Tag Archives: Caslon

Effra Wins Red Dot Award

effra corp blog post Jonas Schudel has been awarded the coveted Red Dot: Best of the Best in the Red Dot Award: Communication Design 2013, as recognition of his work on Dalton Maag’s Corporate Edition of the Effra font family. He completed the design concept for the Latin Weights between Light and Heavy during his internships, and collaborated closely with the Dalton Maag design team on the other styles which formed the foundation for the completed and expanded Corporate font family.

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The Red Dot Design Award is one of the world’s largest design competitions. The Design Zentrum Nordrhein Westfalen started honouring excellent design in 1954 and the Red Dot is now awarded in the disciplines of product design, design concept and communication design. The Red Dot jury evaluated 6,800 entries this year, and awarded only 62 Red Dot: Best of the Best awards for exceptional creative achievements in the field of communication design.

The Effra font family has its roots in one of the earliest sans serif designs commercially available, Caslon Junior, from 1816. The design has been updated for contemporary use, and expanded to Dalton Maag’s Corporate Edition character set. Effra’s overriding design features are its clean lines and open proportions; its circular characters hint at a geometric basis and express modernity. Where traditional Grotesque features are expected, the font family surprises with soft and humanist design details.

As well as being a professional designer, Jonas Schudel is also a lecturer at the Zurich School of Design  for Typography/Font Design on the Type Design degree course, which he has led since 2006. He also lectures on these topics at the School of Design Aargau in the area of continuing education.

Prof. Dr. Peter Zec, initiator and CEO of Red Dot said: “Every year, the days when design experts from all over the world come together for the Red Dot judging process are full of surprises and inspiration. Many of the numerous entries in the Red Dot Design Award: Communication Design 2013, coming from 43 countries, have impressed the jury. But only the best works will win an award. Only those who manage to stand out from the crowd in a competition, show high market potential and economic visibility. Winning a Red Dot is the best way to do so.”

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From Egypt to Dulwich

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Since December, I have been walking around London every Saturday, looking for bookshops and interesting type-related matters around the city. Back in 2008, I found a post on Typophile.com where James Mosley talked about William Caslon IV’s famous 2-Lines English Egyptian, that Justin Howes revived. Perhaps it’s more correct to say he made his own interpretation of the English Egyptian, for Dulwich Picture Gallery. Howes was the founder of the H. W. Caslon Type Foundry and he passed away in 2005. The post has been bookmarked on my computer ever since then.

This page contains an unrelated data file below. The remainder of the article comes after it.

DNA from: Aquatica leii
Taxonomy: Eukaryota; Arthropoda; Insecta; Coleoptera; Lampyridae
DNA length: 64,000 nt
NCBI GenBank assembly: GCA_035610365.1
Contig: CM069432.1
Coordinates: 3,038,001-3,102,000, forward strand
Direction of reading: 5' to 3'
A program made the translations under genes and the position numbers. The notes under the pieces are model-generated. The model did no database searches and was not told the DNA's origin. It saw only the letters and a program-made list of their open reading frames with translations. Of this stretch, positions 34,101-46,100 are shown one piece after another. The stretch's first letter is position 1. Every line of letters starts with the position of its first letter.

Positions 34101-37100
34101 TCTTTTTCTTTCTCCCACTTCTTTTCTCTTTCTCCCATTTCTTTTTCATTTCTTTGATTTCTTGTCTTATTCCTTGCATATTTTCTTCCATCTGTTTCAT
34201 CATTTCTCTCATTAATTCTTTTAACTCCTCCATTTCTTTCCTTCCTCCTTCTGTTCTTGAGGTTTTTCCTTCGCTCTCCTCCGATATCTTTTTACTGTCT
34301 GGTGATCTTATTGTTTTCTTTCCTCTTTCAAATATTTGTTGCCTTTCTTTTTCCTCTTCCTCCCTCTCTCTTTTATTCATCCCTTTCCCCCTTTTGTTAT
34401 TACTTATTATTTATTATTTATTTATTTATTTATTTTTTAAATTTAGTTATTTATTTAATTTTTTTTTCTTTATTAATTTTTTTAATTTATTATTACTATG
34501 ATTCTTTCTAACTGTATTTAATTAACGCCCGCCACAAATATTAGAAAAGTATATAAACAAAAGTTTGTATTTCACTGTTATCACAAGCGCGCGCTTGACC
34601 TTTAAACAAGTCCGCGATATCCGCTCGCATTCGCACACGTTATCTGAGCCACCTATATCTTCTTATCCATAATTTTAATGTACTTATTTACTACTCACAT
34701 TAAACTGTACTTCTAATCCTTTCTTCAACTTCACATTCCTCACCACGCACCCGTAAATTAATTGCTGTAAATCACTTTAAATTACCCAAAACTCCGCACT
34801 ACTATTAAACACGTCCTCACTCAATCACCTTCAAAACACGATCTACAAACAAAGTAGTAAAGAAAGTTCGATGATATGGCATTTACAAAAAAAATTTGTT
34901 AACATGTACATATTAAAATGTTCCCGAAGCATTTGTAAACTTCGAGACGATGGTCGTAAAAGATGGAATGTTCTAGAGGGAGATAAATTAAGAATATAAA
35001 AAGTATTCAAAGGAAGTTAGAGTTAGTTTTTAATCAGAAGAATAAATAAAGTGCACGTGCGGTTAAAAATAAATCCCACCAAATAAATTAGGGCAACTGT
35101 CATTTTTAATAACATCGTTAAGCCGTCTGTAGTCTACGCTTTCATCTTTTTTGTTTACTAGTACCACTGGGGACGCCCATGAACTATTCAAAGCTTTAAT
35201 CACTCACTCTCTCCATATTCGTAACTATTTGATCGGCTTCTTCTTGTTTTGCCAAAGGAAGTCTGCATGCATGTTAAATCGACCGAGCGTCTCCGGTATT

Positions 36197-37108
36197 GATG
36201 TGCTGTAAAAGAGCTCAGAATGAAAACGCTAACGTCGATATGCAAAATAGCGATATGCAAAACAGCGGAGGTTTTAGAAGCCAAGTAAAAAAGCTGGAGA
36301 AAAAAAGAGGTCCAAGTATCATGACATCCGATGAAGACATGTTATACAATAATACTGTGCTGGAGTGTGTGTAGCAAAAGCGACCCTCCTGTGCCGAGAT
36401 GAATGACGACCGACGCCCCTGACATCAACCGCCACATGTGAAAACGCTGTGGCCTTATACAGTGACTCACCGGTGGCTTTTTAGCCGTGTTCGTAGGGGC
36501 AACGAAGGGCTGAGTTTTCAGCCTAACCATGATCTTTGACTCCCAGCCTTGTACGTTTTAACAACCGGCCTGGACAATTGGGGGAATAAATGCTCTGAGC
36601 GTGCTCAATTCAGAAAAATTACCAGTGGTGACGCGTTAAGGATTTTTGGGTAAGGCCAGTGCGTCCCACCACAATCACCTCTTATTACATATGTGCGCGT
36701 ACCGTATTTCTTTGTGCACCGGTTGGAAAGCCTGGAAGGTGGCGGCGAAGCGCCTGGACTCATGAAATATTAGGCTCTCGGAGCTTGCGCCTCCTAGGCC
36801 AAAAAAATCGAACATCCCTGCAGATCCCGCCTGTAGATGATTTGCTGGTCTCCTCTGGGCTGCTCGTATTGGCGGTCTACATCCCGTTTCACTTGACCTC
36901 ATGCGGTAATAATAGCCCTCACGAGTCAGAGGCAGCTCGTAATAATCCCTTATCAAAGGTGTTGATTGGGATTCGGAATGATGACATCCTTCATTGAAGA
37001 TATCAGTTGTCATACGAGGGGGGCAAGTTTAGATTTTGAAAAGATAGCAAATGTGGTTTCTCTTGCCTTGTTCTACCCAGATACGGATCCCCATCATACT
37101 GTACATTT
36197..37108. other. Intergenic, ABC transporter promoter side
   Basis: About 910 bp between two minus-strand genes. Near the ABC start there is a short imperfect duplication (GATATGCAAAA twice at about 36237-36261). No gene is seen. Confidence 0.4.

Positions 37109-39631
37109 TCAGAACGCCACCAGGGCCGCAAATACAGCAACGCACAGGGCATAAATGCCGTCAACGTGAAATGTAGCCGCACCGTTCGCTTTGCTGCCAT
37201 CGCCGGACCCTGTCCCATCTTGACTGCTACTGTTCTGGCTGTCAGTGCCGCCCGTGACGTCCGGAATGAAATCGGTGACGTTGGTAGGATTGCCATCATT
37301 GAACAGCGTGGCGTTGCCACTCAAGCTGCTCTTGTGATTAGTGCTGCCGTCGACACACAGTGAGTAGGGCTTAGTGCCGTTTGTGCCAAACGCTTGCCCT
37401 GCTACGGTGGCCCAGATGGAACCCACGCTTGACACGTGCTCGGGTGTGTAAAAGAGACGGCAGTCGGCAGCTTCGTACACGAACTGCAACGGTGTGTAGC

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Five years later, I’m lucky enough to be here in London, and what’s even more lucky is that Dulwich is a place that I pass through every day to get to Dalton Maag’s studio. So a few weeks ago I got off the train at West Dulwich station, walked along the Gallery Road for 15 minutes and reached the Dulwich Picture Gallery.

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Mosley, and most type historians, believed the Egyptian type style has its deep roots within architecture – as seen in his book ‘The Nymph and The Grot’ and Alan Bartram’s ‘Type Form’. The Dulwich Picture Gallery building was designed by Sir John Soane, a  renowned British architect prevailing from the late 18th to early 19th century, who was well known for often using sans serifs for his projects. The gallery opened in 1817, which is the period around about when William Caslon IV published his 2-Lines English Egyptian. With these strong reasons, it’s not surprising that, as a Caslon geek, Howes decided to draw this particular English Egyptian for the gallery.

We don’t know why the Picture Gallery only commissioned Howes for the west Entrance/side entrance sign’s lettering. To me the side entrance sign works really well within the whole context. The original English Egyptian was of experimental purpose, one could imagine the type wouldn’t go well with each other. Howes made some slight improvements regarding the letterforms and counter-space, while still maintaining the interesting awkwardnesses, like the capital G. Punctuations and figures were also designed by Howes, so that all the awkwardnesses came together (strange A and comma, an awkward figure) to create an interesting sign for the gallery.

The look and feel inevitably looks like Gill Sans. While people have said that the Caslon-style inspired Johnston Sans, and Johnston Sans inspired Gill Sans, could there be some relations in-between? That would be an interesting story to dig deeper into. Our own Effra was inspired by the same 2-Lines English Egyptian source, although took a somewhat different approach to it.

Julius Hui